• boolaHIboolaHI Registered User Posts: 1,956 Senior Member
    Happy you don't think he could get into NYU if he got a170 or above? I agree, that Columbia is more iffy...
  • bluebayoubluebayou Registered User Posts: 25,018 Senior Member
    edited August 2015
    non-traditional students are a plus factor, as is overcoming a disability, but it still comes down to GPA+LSAT. A 17x should get you into at least one of the two, and a 172 should be good for a high chance of admissions to both NYC schools.

    OTOH, since you are married with child, you might consider a little lower ranked LS with merit $$. (Assumes the family can relocate.)

    Assuming $300k in debt is a huge risk.
  • Demosthenes49Demosthenes49 Registered User Posts: 1,542 Senior Member
    @FrankieSaysRelax: No one cares about your age, your disability, or your work experience, for purposes of law school admission. The URM bump can definitely help a lot if you can credibly claim it. AA, which I would think North Africa definitely counts as (since you said ME as well I assume Egypt?), gets the best URM bump and you should use that to your advantage.

    I am a little confused why your GPA is a range. Are you still in college? If so, why stop with a 3.65? Spend a year taking fluff classes and boost that to a 3.7x. Then take a class/self-study (you know yourself best) and get yourself a 17x.

    Speaking of still being in college, how much experience do you have with the practice of law? I've known many law students who entered with families, but it's quite different to do so blindly. You should get yourself an internship/paralegal a bit before going to law school. Nothing worse than graduating into a job you hate that you can't escape because only law will service your debt.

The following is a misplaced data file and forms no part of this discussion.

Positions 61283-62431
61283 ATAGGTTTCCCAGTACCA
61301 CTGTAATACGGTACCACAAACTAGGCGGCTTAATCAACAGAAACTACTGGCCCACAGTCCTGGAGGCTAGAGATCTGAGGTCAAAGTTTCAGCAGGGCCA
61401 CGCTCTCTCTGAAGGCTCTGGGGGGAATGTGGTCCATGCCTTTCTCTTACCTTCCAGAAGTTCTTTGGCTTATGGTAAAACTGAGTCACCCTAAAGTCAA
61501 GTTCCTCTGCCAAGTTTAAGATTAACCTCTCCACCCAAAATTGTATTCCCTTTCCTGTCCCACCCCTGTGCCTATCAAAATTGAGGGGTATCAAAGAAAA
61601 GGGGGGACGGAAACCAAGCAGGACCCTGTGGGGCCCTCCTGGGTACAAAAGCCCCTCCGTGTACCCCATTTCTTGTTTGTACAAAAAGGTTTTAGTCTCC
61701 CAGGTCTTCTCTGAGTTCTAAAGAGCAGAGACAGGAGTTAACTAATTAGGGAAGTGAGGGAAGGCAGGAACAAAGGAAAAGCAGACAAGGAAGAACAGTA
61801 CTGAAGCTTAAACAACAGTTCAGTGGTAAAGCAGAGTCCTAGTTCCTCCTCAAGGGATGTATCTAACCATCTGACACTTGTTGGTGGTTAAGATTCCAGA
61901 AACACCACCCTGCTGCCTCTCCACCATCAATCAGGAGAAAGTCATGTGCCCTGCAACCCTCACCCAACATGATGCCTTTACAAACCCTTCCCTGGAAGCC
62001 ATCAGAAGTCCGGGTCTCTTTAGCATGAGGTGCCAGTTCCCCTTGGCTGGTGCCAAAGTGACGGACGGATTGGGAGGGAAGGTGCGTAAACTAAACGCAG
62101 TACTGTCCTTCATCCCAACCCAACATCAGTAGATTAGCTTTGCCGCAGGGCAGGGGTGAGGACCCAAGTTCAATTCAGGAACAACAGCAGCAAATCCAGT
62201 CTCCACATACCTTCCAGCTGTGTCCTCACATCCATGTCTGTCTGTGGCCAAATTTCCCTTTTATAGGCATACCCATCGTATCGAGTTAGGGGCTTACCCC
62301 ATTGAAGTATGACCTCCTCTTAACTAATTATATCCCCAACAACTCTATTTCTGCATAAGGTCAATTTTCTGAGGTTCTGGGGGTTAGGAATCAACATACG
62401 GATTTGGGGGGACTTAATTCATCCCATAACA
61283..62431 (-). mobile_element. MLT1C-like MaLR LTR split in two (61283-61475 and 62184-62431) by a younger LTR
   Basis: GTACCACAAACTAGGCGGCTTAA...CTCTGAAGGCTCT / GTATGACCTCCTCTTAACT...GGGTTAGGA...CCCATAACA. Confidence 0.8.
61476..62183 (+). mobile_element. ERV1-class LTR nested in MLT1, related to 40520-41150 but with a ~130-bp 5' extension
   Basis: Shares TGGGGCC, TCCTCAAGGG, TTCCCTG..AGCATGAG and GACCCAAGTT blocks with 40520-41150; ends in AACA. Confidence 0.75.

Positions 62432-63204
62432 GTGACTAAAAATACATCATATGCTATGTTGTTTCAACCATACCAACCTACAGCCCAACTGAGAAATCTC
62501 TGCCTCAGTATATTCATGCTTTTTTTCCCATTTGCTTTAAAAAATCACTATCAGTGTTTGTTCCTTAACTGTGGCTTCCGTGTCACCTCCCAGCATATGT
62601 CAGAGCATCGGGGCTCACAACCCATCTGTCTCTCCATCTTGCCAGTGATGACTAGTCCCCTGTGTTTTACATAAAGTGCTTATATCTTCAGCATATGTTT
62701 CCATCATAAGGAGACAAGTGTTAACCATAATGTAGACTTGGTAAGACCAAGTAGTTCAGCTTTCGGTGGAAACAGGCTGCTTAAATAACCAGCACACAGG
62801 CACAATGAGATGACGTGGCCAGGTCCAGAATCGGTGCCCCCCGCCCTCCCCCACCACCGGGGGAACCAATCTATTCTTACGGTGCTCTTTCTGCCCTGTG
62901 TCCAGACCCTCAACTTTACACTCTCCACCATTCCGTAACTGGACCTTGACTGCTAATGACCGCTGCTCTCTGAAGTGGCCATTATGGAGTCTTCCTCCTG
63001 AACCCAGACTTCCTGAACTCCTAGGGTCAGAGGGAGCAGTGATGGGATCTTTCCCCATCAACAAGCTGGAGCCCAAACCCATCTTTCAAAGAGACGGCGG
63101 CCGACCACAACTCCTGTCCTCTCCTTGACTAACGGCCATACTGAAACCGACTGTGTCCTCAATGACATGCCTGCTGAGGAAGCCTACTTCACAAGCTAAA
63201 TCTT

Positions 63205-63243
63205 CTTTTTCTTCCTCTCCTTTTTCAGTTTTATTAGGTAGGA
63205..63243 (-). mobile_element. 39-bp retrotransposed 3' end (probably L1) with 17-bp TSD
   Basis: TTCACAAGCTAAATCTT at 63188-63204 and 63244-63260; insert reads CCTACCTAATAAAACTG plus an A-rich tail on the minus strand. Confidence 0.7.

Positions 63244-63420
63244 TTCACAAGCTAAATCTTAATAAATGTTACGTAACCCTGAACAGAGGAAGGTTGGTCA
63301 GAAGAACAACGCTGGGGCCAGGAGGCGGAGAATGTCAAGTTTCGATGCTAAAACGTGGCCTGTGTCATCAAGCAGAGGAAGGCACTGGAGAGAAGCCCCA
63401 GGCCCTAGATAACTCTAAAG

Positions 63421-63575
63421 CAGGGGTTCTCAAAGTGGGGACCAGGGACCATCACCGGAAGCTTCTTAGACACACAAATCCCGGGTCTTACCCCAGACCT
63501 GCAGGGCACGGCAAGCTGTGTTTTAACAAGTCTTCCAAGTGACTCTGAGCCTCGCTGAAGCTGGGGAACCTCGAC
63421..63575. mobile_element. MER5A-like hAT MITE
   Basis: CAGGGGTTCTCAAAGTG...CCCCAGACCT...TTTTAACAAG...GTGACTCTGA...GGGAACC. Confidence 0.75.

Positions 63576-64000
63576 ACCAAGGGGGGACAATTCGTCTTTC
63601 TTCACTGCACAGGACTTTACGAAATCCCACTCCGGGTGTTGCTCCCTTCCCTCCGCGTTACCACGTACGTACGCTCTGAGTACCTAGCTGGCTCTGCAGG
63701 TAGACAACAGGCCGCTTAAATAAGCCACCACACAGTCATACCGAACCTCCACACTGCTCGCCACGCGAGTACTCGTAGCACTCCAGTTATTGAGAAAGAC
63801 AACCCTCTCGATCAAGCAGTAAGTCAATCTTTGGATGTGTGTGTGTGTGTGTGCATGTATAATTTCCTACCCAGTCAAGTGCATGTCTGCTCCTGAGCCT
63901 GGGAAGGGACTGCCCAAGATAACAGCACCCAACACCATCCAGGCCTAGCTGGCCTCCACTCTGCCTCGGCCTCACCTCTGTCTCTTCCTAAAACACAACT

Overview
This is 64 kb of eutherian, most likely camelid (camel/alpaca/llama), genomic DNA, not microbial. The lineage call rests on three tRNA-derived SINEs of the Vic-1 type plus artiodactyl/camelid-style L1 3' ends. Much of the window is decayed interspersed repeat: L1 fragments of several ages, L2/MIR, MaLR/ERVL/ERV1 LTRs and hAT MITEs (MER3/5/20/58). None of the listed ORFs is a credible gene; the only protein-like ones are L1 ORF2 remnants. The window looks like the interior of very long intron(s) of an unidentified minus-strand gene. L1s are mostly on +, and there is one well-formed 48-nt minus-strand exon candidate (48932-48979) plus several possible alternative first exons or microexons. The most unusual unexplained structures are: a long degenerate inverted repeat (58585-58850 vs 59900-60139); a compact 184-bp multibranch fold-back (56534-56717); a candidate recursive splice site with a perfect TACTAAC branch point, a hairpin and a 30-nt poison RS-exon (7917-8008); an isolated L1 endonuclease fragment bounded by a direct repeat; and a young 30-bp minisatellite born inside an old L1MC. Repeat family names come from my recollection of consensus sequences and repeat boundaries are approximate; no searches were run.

If you want to work in IP, you're going to need to pass the patent bar. Systems management is not a pre-listed major for the patent bar, which puts you into Category B. You should go through that and make sure you qualify and, if not, get those courses you need before you go to law school.
  • HappyAlumnusHappyAlumnus Registered User Posts: 1,188 Senior Member
    edited August 2015
    @FrankieSaysRelax, if you get in the upper 160s or above, you could likely get into Columbia or NYU.

    However, be wary of playing up your work experience. An admissions dean will see "partner in hedge fund" and, to a lesser extent, "partner in startups" and think, "well, why does he want to fork over $300k to land a job that pays $160/year when he's a partner in a hedge fund", or think negatively about them.

    I would also ensure that your story of hedge fund/startup work experience syncs with your stated desire to do IP/tech law.

    Work experience definitely helps an application, as per Dean Minow of HLS (and HLS admissions data).

    You don't want to end up like one of my friends who went to law school late in the day and now, at age 55 with a kid starting college soon, as a net worth of $0 due to law school debt.